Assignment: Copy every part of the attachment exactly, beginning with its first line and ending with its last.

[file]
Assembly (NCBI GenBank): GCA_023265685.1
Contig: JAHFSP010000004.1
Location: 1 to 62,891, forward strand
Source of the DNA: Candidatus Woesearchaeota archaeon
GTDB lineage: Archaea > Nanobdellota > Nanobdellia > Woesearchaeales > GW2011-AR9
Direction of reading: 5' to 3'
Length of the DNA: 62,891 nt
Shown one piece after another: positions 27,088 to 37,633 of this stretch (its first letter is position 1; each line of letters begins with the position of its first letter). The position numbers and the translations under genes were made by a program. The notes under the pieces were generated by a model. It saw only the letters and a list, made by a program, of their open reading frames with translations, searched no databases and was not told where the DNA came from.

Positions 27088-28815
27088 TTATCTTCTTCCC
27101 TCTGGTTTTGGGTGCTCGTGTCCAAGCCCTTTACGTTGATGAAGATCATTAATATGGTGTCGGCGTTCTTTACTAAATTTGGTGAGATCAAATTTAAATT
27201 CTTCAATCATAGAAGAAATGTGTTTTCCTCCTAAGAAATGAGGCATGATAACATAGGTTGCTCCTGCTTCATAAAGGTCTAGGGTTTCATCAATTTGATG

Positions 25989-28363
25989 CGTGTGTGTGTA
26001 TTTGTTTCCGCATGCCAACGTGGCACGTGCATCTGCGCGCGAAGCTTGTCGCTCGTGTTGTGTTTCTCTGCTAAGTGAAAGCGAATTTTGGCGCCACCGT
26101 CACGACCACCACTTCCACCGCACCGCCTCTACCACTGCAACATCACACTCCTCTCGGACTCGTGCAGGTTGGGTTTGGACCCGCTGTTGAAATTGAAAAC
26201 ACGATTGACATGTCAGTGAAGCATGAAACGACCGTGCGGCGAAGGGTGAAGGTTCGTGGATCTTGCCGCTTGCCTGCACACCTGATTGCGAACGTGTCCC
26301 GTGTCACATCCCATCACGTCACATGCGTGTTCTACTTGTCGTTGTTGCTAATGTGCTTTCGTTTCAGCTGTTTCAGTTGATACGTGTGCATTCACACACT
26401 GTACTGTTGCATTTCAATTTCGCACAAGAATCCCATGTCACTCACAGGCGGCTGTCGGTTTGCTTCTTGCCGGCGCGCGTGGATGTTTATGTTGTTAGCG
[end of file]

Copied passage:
Assembly (NCBI GenBank): GCA_023265685.1
Contig: JAHFSP010000004.1
Location: 1 to 62,891, forward strand
Source of the DNA: Candidatus Woesearchaeota archaeon
GTDB lineage: Archaea > Nanobdellota > Nanobdellia > Woesearchaeales > GW2011-AR9
Direction of reading: 5' to 3'
Length of the DNA: 62,891 nt
Shown one piece after another: positions 27,088 to 37,633 of this stretch (its first letter is position 1; each line of letters begins with the position of its first letter). The position numbers and the translations under genes were made by a program. The notes under the pieces were generated by a model. It saw only the letters and a list, made by a program, of their open reading frames with translations, searched no databases and was not told where the DNA came from.

Positions 27088-28815
27088 TTATCTTCTTCCC
27101 TCTGGTTTTGGGTGCTCGTGTCCAAGCCCTTTACGTTGATGAAGATCATTAATATGGTGTCGGCGTTCTTTACTAAATTTGGTGAGATCAAATTTAAATT
27201 CTTCAATCATAGAAGAAATGTGTTTTCCTCCTAAGAAATGAGGCATGATAACATAGGTTGCTCCTGCTTCATAAAGGTCTAGGGTTTCATCAATTTGATG

Positions 25989-28363
25989 CGTGTGTGTGTA
26001 TTTGTTTCCGCATGCCAACGTGGCACGTGCATCTGCGCGCGAAGCTTGTCGCTCGTGTTGTGTTTCTCTGCTAAGTGAAAGCGAATTTTGGCGCCACCGT
26101 CACGACCACCACTTCCACCGCACCGCCTCTACCACTGCAACATCACACTCCTCTCGGACTCGTGCAGGTTGGGTTTGGACCCGCTGTTGAAATTGAAAAC
26201 ACGATTGACATGTCAGTGAAGCATGAAACGACCGTGCGGCGAAGGGTGAAGGTTCGTGGATCTTGCCGCTTGCCTGCACACCTGATTGCGAACGTGTCCC
26301 GTGTCACATCCCATCACGTCACATGCGTGTTCTACTTGTCGTTGTTGCTAATGTGCTTTCGTTTCAGCTGTTTCAGTTGATACGTGTGCATTCACACACT
26401 GTACTGTTGCATTTCAATTTCGCACAAGAATCCCATGTCACTCACAGGCGGCTGTCGGTTTGCTTCTTGCCGGCGCGCGTGGATGTTTATGTTGTTAGCG